Last Updated Aug 20, 2015 4:02 PM EDT
FORT BENNING, Ga. -- One of the first women to graduate from the Army's grueling Ranger School says she hopes her success will go toward proving that women in the military are capable of doing the same jobs that men do.
Capt. Kristen Griest of Orange, Connecticut said her successful completion of the two-month program shows that women "can deal with the same stresses and training that men can."
Griest and First Lt. Shaye Haver of Copperas Cove, Texas, will graduate at Fort Benning, Georgia, along with 94 men on Friday.
Haver had a message for other women considering tackling the Ranger School: "I hope they come with a strong mind."
"I couldn't be more proud and humbled by the experience," Haver said.
Completing the course lets the two women wear the coveted Ranger black-and-gold tab.
Both women are graduates of the U.S. Military Academy at West Point.
Griest, who said she had several peers and mentors who encouraged her to tackle the program, admitted that she felt some extra pressure as a female soldier.
"I was thinking of future generations of women," she said, "so I had that pressure on myself."
Griest told reporters that one of the most difficult portions of the training came in the swamps of Florida. Haver admitted "there's definitely a point you hit along the way" when she considered quitting the rigorous training.
Defense Secretary Ash Carter said he personally congratulated Griest and Haver. At a Pentagon news conference, he called the women trailblazers who showed their capabilities by finishing what Carter called the Ranger "proving ground."
Scott Miller, the Maneuver Center of Excellence commanding general at Fort Benning, said he vowed before the program began that there "would be no change to the standards - and there weren't."
Cmd. Sgt. Major Curtis Arnold said both women are "tough soldiers" who proved their mettle beyond a doubt. He said a decade ago he would have doubted a woman could pass the rigorous course.
Haver and Griest not only finished the course they started in April - they had to start from scratch, having failed two previous attempts. Out of 19 women who began the program, Haver and Griest are the only two to finish so far.
"These two soldiers have absolutely earned the respect of every Ranger instructor," Arnold told reporters. "They do not quit and they do not complain."
Arnold said he suspects Haver and Griest had extra motivation to graduate "because you know everyone is watching. And truthfully there are probably a few folks who want you to fail. So you've got to put out 110 percent."
CBS News national security correspondent David Martin reported that the Army initially refused to officially identify either woman in part to shield them from snarky comments that popped up on social media. Cracks like "what standards were lowered? Did they only have to do one pull-up?" were typical.
Martin reported that one of the commanders of the Ranger course compared the graduation of the first women to breaking the four-minute mile. Once the barrier is broken, others will quickly follow.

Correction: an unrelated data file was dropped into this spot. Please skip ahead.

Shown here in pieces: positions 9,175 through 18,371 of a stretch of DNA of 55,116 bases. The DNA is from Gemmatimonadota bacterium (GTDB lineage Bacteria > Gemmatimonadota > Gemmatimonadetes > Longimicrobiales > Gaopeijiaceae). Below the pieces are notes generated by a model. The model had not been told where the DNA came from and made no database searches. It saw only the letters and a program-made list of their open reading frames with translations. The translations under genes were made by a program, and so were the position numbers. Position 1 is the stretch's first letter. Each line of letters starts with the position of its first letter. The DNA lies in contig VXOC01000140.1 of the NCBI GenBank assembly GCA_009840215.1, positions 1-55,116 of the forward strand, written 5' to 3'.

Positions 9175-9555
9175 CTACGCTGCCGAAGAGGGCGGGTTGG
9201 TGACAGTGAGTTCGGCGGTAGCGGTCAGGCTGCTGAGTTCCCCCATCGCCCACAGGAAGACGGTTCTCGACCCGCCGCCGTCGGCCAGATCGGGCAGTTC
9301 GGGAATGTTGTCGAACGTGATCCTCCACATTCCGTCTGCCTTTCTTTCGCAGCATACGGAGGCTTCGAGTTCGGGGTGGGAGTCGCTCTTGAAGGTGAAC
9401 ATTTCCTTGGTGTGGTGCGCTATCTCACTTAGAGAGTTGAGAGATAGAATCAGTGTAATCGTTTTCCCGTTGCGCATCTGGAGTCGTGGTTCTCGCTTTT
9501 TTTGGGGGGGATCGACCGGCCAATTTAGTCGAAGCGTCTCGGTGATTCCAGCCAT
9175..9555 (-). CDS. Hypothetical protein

"We ourselves came to ranger school skeptical, with our guards up ready just in case, you know, the haters and the naysayers," said Haver.
Griest described the difficulty of the course, but also her perseverance.
"I definitely had some low points, particularly in the swamps in Florida," said Griest. "But never actually thought anyhting was going to be too difficult that it was worth leaving the course."
Griest, 26, and Haver, 25, are "happy, relieved, and ready for some good food and sleep" before they line up Friday at Fort Benning alongside 94 male soldiers who also earned the coveted black-and-gold Ranger tab to adorn their uniforms.
The course tests soldiers' ability to overcome fatigue, hunger and stress during combat operations. The Army opened Ranger School to female soldiers for the first time this year as part of the military's push to open more combat jobs to women.
Griest grew up loving to camp in the wilderness and test her endurance, making her a natural to take on Ranger School, her brother said. He noted she chose to become a military police officer because she felt it was the closest she could get to an Army combat job.
"If she had been allowed to go infantry out of college, she would have done that," Griest's older brother, Army Chief Warrant Officer 2 Mike Griest, told The Associated Press in a phone interview
Haver followed in her father's footsteps to become a pilot of attack helicopters. He also served as a career Army aviator who flew Apaches, and said his daughter has always been mentally tough and incredibly physically fit. He said she has run marathons and competed in triathlons for West Point.
"She's kind of built for this thing," Chris Haver said.
While the graduating female soldiers have earned the coveted black-and-gold Ranger tab to wear on their uniforms, for now they're still unable to join the elite 75th Ranger Regiment based at Fort Benning. The military's toughest jobs - including positions in infantry, armor and special operations units such as the Ranger Regiment - remain closed to women.
Haver won admission to West Point as a high school senior in December 2007. At the time, she told her hometown newspaper that being raised in a military family fueled her desire to become an Army officer. She said her determination to join was strengthened after several soldiers who were her father's friends died in Iraq.
After graduation, Haver will go back to flying Apache helicopters and Griest will return to her military police unit and wait for the rules to chance so she can join Special Forces.